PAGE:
•Namaste GF flour – can buy big 2lb bag at Sams for like $13. organic even. have yet to come across a better deal.
•Bisquick GF mix – makes some really great savory southern-style biscuits. Add in some herbs and cheese or else a bit flavorless. But texture is perfect.

What to use as thickeners:
•Gravies/Roux – 1:1 replacement of all purpose GF flour mix of choice, not plain rice flour, nor starch by itself.
•Clear sauces – 1:1 replacement of arrowroot starch/cornstarch or simply reduction technique
•Chili/marinara – Reduction technique, or add in some tomato paste

Tips for working with GF dough/batter:
•Measure by weight, not volume, especially when determining equivalent amounts of new ingredients.
•Wet your fingers before handling dough. Often a bit wet/stickier than conventional recipe.
•Let dough rest ≥30 min in the fridge before handling.
•Keep moist, often dries out easily – cover dough not working with right away with damp paper towel, etc. I usually break off ball of dough I am working with, wrap rest up with plastic wrap, and store in the fridge until use.
•Roll out between two sheets of parchment paper or plastic wrap, taking care to flip over frequently. When finished, peel off one side, then flip into dish and peel off other side. Helps to avoid tearing issues with GF dough or sticking to counter. Keeps rolling pin fairly clean!

Tips for recipe development:
•Start with 1:1 replacement of GF ingredients by weight. THEN tweak. You may not need to tweak at all from there. See Ratio – Michael Ruhlman.
•Does the recipe actually utilize gluten’s chemical or physical properties? If not, then don’t need to do anything special. If yes, then think about what properties of gluten you need to replace – stretch, air trapping, etc? will help guide adjustments to ingredients and ingredient choice.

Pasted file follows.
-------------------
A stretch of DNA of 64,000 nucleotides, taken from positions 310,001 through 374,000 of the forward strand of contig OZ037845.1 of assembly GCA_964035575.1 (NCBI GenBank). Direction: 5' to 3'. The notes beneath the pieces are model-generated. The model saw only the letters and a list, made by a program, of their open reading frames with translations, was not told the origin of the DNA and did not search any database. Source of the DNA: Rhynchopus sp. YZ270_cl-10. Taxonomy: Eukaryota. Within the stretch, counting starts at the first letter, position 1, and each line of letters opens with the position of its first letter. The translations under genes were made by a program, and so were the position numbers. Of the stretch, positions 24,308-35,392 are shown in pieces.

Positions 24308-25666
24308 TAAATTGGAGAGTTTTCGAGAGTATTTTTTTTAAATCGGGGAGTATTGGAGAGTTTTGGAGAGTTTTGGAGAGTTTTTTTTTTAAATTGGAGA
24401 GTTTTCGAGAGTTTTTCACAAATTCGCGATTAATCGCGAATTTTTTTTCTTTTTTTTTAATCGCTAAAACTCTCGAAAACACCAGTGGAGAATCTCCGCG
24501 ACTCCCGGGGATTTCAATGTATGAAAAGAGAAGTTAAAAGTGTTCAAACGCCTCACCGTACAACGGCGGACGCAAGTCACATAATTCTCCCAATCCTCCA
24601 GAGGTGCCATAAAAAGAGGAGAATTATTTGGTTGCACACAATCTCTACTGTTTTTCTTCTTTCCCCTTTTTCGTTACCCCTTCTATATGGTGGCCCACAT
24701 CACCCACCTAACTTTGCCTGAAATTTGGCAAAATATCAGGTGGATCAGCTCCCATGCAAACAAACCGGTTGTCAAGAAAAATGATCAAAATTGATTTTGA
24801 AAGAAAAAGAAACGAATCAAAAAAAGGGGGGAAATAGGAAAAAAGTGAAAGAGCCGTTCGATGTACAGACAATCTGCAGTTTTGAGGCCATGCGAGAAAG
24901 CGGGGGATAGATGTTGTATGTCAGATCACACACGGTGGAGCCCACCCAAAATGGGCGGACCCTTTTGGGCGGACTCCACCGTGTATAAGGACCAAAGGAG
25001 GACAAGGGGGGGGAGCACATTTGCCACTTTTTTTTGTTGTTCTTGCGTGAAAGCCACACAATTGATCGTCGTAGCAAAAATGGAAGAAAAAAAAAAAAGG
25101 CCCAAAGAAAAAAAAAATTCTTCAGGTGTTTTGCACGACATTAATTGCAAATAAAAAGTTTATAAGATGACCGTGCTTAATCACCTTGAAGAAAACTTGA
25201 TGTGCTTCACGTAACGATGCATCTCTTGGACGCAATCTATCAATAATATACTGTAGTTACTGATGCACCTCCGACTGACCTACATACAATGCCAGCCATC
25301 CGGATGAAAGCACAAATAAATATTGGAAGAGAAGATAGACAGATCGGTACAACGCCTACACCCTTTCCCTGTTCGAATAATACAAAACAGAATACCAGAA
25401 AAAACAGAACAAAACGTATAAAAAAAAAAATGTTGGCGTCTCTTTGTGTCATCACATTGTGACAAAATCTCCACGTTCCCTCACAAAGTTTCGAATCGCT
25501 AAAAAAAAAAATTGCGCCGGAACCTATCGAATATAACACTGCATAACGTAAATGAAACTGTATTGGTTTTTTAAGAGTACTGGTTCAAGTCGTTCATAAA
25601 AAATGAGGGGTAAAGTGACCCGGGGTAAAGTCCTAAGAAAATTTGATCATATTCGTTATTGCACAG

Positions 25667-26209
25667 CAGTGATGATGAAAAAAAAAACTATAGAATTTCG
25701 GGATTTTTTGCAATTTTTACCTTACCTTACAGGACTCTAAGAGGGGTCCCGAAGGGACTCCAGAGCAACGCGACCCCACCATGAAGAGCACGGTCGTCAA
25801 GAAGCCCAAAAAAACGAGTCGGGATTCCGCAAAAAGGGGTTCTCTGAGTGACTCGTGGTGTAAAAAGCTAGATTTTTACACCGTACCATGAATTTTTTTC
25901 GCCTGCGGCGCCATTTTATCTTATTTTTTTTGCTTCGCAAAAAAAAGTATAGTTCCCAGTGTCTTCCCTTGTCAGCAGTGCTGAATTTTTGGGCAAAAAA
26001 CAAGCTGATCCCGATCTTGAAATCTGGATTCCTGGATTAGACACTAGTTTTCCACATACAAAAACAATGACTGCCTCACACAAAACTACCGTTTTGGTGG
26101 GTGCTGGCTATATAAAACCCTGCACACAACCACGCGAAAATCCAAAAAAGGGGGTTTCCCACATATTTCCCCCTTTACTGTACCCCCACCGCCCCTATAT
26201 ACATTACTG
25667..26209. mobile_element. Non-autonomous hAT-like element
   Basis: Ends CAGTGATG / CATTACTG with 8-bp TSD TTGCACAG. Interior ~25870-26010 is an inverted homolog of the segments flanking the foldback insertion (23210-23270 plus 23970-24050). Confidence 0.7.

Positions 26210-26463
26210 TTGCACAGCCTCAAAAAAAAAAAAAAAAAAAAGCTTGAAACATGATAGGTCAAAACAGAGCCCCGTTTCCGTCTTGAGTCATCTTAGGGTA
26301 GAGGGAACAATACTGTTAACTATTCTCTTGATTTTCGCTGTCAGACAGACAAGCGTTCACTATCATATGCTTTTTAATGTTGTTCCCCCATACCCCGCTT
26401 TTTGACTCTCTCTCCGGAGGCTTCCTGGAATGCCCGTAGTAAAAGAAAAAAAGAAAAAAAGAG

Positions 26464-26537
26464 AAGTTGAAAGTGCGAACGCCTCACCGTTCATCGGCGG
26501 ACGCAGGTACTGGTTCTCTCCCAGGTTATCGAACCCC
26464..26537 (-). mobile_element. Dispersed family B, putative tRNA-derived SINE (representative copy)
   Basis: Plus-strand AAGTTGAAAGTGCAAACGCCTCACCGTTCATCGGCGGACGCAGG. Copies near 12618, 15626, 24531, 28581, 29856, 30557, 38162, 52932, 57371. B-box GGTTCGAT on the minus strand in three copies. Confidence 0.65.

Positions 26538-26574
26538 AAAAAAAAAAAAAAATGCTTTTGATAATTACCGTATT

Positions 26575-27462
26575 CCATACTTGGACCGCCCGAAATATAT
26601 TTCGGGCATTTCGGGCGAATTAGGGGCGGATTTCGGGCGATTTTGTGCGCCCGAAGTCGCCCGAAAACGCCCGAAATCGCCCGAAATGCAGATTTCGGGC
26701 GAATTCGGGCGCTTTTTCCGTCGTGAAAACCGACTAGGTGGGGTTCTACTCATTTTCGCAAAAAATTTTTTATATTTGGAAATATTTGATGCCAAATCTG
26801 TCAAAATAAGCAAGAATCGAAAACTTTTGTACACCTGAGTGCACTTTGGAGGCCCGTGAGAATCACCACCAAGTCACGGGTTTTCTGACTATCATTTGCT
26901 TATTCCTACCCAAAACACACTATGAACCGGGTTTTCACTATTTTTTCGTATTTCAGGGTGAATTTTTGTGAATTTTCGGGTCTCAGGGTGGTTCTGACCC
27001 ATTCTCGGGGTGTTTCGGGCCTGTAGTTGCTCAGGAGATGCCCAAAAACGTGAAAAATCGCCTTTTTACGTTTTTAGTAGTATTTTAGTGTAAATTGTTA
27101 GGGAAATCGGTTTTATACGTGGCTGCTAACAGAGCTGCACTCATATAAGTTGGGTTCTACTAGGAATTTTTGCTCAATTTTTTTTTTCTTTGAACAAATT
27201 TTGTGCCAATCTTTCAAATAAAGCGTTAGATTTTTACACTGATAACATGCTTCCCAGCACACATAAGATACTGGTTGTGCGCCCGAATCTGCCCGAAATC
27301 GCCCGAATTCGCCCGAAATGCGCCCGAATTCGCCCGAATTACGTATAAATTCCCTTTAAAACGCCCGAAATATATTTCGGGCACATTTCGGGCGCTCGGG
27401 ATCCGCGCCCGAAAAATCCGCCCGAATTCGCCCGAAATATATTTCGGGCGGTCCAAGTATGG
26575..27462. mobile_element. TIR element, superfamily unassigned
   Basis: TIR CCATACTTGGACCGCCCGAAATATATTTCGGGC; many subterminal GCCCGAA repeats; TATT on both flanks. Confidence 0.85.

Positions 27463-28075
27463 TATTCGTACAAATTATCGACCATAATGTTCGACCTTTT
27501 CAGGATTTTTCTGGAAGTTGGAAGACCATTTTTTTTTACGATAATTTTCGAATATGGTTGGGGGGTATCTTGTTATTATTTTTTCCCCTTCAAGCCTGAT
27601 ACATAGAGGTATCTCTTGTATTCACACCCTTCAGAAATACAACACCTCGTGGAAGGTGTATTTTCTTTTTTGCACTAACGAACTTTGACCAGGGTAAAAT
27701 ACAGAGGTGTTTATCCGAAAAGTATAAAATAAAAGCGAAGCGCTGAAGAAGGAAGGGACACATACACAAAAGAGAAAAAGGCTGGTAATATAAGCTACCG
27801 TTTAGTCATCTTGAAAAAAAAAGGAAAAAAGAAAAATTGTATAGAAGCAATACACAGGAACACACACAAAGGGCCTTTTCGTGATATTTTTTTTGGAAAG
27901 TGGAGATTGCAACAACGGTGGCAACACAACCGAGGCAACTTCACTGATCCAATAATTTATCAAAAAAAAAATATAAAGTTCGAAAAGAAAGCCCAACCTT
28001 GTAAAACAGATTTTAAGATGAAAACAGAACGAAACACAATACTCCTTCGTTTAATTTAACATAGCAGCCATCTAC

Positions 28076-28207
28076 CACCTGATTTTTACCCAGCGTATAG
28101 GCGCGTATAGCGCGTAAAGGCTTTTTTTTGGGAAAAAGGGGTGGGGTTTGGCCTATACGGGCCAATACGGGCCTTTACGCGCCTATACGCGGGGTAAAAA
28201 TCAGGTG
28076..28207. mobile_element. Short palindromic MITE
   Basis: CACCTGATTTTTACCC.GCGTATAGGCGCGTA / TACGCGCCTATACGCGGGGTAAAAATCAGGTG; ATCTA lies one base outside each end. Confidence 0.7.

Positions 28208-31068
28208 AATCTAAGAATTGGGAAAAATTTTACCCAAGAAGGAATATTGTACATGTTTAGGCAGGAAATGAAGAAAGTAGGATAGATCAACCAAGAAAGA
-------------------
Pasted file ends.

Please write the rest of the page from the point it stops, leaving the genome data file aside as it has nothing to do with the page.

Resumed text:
•Some GF ingredients absorb water really well/don’t absorb water well. It may be necessary to alter liquid:dry ingredient ratio. If possible, wait ≥30 min to check consistency of batter/dough before making these decisions. Fridge all dough before rolling it out.
•Some ingredients add more moisture than you think – if you decrease butter content, don’t be surprised to see a drier dough as well due to the moisture the butter contributes.
•Incorporations of some nut flours can alter fat ratios of ingredients. Add minimally or adjust accordingly. If working exclusively with almond flour – see Elana’s Pantry blog.
•Write down your trials. Note what did and didn’t work about each trial. I keep a “kitchen lab book”.
• Learn some organic chemistry to understand what controls the types of reactions that occur in the kitchen, and what is responsible for the flavors and properties of foods. At least some general chemistry about mole balancing, stoichiometry, thermodynamics, and acids/bases. It really does help. Chemistry is part of life skills, just like basic algebra is needed in figuring out how much tip to leave at a restaurant or how to cross-check your online bank statements.

{ 1 comment }

Betsy May 9, 2015 at 2:31 am

Nice surprise in my inbox. I’ve enjoyed reading your posts and recipes.